Springhead Park Primary School

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About Springhead Park Primary School

Name Springhead Park Primary School
Website http://www.springheadparkprimary.com
Ofsted Inspections
Mr Wayne Clayton
Address Springhead Parkway, Springhead Park, Northfleet, DA11 8BY
Phone Number 01474555155
Phase Academy
Type Free schools
Age Range 3-11
Religious Character None
Gender Mixed
Number of Pupils 368
Local Authority Kent
Highlights from Latest Inspection

What is it like to attend this school?

Since opening in September 2020, leaders have created a caring school where pupils thrive. As one parent said, 'I find the school to be friendly, welcoming, supportive and inclusive.' Pupils are happy, they show a genuine compassion for one another and form positive relationships.

They feel part of the school community. For example, they take on roles in the school, such as 'School Councillors' and 'Climate Change Champions'. These responsibilities give pupils a genuine voice in the running of the school.

Pupils feel safe at this school. They have trusted adults, who are there to listen if they have worries. Pupils behave well during breaktimes and are keen to involve... others in their play.

When bullying happens, leaders act quickly to stop this from escalating.

Staff have high ambition for pupils and they bring the curriculum to life. For example, they encourage parents and members of the local community to support learning in school.

Pupils learn about the importance of charitable giving and sportsmanship. They develop their interests and talents well. Pupils attend a wide range of clubs on offer at the school.

As a result, most pupils learn across all subjects well.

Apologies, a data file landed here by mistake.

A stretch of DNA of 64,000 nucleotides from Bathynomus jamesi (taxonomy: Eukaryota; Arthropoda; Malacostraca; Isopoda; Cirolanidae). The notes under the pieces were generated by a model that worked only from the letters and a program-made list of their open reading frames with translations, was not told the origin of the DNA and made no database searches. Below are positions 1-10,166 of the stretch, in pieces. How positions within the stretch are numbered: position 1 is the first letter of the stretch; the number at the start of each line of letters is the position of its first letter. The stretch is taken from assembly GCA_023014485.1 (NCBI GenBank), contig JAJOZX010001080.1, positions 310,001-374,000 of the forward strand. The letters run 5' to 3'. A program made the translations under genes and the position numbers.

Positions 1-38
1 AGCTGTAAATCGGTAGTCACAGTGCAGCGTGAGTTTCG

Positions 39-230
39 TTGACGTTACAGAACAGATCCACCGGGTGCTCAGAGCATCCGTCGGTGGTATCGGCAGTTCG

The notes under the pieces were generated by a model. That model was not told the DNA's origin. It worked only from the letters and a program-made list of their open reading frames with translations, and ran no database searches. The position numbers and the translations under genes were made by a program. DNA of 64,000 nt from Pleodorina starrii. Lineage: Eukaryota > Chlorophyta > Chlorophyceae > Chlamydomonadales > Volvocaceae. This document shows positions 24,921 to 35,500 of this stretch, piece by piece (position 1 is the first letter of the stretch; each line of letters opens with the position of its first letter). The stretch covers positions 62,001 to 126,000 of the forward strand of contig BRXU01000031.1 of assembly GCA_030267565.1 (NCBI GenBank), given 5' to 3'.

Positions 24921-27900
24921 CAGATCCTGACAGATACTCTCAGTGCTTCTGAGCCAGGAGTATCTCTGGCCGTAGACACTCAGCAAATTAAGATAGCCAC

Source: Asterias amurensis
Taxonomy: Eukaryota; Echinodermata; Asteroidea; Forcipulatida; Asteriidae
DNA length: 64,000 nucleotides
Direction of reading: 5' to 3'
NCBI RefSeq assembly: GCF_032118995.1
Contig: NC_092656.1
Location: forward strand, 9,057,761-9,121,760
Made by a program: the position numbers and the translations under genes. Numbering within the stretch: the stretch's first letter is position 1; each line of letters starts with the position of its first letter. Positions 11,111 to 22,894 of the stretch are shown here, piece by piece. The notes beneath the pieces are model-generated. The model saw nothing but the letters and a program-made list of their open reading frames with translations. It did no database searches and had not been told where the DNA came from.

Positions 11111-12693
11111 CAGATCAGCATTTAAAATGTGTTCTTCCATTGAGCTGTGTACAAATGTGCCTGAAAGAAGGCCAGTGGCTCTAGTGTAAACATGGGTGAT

What does the school do well and what does it need to do better?

Leaders provide a curriculum that is relevant and interesting for pupils and guide teachers to know what and how to teach. The trust provides helpful support for subject leaders, so that they are responsive to the training needs of school staff.

Leaders provide staff with helpful training that strengthens their practice. They ensure that the workload for staff is manageable. For example, they guide staff to use resources that support their teaching.

The special educational needs and/or disabilities (SEND) lead is knowledgeable and helps teachers to identify the needs of pupils with SEND well. The SEND lead provides useful resources and guides staff to use effective adaptations to help pupils with SEND to succeed. However, teachers do not consistently apply these adaptations in class.

This means that some pupils with SEND struggle to learn alongside their peers in some subjects.

Teachers support pupils to build the knowledge and skills needed to succeed across a wide range of subjects. Staff in the early years provide an exciting and vibrant space for children to interact and learn.

Children show positive attitudes for learning when at play. They take turns and listen carefully to adult instruction. Staff model the vocabulary children need to enhance their play and develop their oracy well.

Teachers check what pupils know in class. For example, teachers quiz pupils at the start of lessons. This helps pupils to draw on what they have previously learned and apply this to new learning.